To celebrate the new space, the arrival of spring/warm weather, AND the first brewing since my Lenten hiatus, I’m firing up an IPA — Sir Charles (Hubert Hastings Parry) India Ale (check back soon for a picture of the label).
I started the batch on Saturday the 12th. Here’s the lineup:
6 lb. Cooper’s Light malt extract syrup
1 lb. Northwestern Pilsen Dry Malt extract
2 lb. crushed grain: 75% German Vienna malt, 25% Biscuit malt
1 oz each Cluster, Buillion, and Brewers Gold hops
White Labs Burton Ale yeast.
The ABS wanted to give me California Ale yeast, but I opted for the Burton yeast, hoping for a more classic “English” taste as a result.
I’m pretty excited about the IPA, as is my Hop-head wife.
Although, it’s time for a funny anecdote. After pitching the yeast and capping the carboy, I was excited to see the yeast begin to activate (the fancy word for frothy, bubbling, fermenting yeast is Kräusen) much sooner than most of my brews heretofore have experienced — instead of a day or two, Kräusen was happening within a few hours. I’m not sure whether to attribute that to the cooler temperature of the room, or the temperature of the wort when the yeast was pitched, or the particular combination of ingredients. At any rate, it’s been fermenting up a storm. This morning, I just so happened to come into the brewery room in the basement to collect a couple of empty boxes, and discovered that the airlock (which seals off the carboy and keeps the wee beasties out of the brew) had blow clean off the carboy — the crazy yeast activity had clogged the airlock, and the force of CO2 being expelled from the carboy pushed the clogged airlock clean out of the neck, like a bottle rocket. No harm should come to the brew, I think, because so much CO2 is leaving the carboy that I doubt anything can enter into the batch. I’ll have to keep a closer watch from here on out.
I’m also doing what I can to “green up” (or, should I say, “Blue up“??) my brewing process. I haven’t yet ordered organic brewing supplies from Seven Bridges Co-Op (saving that for May or June), but there are some other things to be done:
1) Reduction of water use.
We’re still suffering an extreme drought in NC. Water use is — or should be — a big deal
Instead of immersing all the various equipment in a tub of sanitizer solution, spritz the sanitizer solution and rinse.
Instead of washing bottles in the dishwasher, use the sink faucet bottle-washer adapter, and collect the water in a tub in your sink. Use that water for plant-watering or compost-moistening purposes.
Use greywater (see below) for non-consumable purposes (soaking labels off bottles, etc.)
2) Recycling of materials, particularly water.
Bottles are the obvious ones here (I have not bought new empty bottles since my very first batch in September), but it can go much further than that.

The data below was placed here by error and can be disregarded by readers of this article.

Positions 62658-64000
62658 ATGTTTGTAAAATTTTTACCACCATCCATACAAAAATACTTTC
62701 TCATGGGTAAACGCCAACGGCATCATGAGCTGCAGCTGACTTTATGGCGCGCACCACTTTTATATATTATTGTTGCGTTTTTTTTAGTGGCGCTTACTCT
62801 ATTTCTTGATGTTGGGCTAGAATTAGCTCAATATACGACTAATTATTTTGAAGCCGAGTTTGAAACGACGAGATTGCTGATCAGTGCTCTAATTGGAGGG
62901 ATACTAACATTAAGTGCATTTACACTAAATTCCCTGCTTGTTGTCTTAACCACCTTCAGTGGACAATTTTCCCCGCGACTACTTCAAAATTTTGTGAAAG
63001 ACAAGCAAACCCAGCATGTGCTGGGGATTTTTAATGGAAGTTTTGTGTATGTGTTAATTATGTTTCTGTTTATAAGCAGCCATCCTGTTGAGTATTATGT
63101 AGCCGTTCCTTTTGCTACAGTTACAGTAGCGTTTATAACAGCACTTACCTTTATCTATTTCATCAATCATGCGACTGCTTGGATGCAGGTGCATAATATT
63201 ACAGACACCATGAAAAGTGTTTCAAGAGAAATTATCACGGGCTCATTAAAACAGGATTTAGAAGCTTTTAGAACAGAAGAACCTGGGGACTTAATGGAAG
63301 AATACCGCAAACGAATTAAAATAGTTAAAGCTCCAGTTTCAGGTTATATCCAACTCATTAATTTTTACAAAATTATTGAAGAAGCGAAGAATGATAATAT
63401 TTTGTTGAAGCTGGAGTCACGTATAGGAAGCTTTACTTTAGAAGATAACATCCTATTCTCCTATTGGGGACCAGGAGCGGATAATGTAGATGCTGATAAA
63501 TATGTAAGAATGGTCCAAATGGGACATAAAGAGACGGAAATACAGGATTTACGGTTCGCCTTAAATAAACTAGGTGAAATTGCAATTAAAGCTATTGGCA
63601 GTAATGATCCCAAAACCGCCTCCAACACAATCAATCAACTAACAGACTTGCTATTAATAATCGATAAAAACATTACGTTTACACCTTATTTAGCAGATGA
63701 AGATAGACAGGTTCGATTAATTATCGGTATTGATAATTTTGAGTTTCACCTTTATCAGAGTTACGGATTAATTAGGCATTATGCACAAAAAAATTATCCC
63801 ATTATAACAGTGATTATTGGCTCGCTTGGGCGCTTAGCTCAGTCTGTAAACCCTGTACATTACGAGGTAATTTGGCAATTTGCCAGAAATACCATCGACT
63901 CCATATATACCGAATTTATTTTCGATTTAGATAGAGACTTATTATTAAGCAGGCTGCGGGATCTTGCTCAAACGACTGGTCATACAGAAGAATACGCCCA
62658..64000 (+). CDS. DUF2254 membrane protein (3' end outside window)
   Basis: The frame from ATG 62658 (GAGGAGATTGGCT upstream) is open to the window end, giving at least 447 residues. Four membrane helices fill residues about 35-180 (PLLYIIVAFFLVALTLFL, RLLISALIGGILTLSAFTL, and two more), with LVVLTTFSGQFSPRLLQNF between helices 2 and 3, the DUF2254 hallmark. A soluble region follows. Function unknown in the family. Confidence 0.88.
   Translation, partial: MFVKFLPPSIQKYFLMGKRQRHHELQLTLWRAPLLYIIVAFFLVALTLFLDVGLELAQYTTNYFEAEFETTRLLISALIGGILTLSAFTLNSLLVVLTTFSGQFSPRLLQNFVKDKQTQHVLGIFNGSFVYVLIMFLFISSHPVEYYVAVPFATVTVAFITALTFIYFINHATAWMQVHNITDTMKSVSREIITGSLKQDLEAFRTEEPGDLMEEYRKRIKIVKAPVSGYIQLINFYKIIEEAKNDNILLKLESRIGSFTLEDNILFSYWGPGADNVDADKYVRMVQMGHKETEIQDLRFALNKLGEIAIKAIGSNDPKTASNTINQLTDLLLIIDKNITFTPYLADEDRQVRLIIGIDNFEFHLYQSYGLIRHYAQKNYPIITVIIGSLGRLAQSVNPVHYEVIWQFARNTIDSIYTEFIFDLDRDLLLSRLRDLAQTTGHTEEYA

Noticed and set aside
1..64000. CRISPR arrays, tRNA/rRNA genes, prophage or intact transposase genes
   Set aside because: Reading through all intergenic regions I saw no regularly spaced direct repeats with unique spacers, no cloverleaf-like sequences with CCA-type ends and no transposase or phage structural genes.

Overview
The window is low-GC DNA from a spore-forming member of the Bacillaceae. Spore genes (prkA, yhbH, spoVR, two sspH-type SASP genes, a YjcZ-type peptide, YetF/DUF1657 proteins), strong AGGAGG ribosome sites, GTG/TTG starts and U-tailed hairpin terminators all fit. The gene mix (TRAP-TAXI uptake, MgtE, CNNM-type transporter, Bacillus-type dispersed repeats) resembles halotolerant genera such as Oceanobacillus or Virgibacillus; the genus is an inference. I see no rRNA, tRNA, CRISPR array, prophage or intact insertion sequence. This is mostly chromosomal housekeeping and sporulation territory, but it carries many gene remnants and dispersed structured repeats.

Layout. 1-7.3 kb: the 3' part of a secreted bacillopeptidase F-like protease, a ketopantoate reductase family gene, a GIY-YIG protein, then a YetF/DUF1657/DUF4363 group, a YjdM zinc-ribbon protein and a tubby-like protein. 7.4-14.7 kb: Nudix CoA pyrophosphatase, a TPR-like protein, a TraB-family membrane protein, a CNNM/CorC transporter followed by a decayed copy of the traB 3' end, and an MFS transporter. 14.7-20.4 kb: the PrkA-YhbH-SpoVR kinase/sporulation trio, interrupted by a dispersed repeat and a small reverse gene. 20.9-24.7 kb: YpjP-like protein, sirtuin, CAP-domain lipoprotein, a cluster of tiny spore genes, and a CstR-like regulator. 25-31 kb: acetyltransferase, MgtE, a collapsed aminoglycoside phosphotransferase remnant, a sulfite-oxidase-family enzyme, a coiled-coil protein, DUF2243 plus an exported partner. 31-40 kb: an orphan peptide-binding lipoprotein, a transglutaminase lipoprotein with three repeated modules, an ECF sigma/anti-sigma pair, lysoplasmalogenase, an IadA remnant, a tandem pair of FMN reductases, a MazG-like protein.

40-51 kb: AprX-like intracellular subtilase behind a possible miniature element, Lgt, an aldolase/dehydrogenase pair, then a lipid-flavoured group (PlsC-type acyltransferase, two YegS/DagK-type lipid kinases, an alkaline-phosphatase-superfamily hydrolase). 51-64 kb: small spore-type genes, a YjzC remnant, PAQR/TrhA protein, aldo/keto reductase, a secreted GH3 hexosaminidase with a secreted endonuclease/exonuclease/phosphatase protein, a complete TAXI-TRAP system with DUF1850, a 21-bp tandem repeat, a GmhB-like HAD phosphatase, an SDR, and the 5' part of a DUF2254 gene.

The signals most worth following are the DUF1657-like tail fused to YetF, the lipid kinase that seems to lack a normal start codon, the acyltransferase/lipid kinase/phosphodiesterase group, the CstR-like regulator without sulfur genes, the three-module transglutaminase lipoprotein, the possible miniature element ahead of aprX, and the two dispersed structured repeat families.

Reuse sanitizer water/solution — after cleaning the carboy, tubing, etc, use the same sanitizer solution for bottles and such.
Spent grains not only make great compost, but also can be dried and used in homemade breads.
I’ve even used dried spent grains as a crouton substitute on salads. Dried spent grains are also a big hit in the bird feeder. The hop slugde can go in the compost bin or pile.
I’m also a big fan of taking the wort chiller water to the garden/yard (I do the same thing with the water I soak bottles in to remove the labels — water which I have collected from my shower in buckets [aka “grey water”]).
NB. If you’re worried about glue (or soap) residue from labels making its way into your garden veggies, check into setting up a greywater treatment (a miniature wetland, really — it’s amazing how many beasties get cleaned up just by filtering through root systems!). I don’t have one of these things set up yet, but it’s on my wish list. I should add that my shower greywater benefits from non-toxic shampoo and soap that I use.
I haven’t tried this yet, but I bet I could take the water from my wort chiller (it’s just water) and add it to the washing machine next time we do laundry. Or use it for non-dishwasher dishes.
3)Reduction of paper used.
OK, most homebrewers won’t even need to worry about this one. However, those like myself who enjoy making labels for their brews must contend with the paper use involved. I’ve decided, instead of slapping labels (no more than 6 or 9 labels per page, depending on how big they are) on all 50-or-so bottles in each batch, to only print out enough labels per batch for my cellared brews, and maybe a couple that I give away (so one sheet of paper per batch, rather than upwards of 6 — and with at least one beer brewed per month, those pages add up pretty quick).
At the end of the day, of course, homebrewing is quite sustainable without even trying to be, and without going nuts — reuse of containers, no distribution to speak of (the petrol used to ship my supplies to me pales in comparison to loading cases of bottles on trucks and sending them all over the country), and no gross cleaning chemicals that most commercial breweries use. I’m sure I’m forgetting some aspects here, also.
Maybe I should look into kegging down the road — that would be even more minimalist and resource-reducing.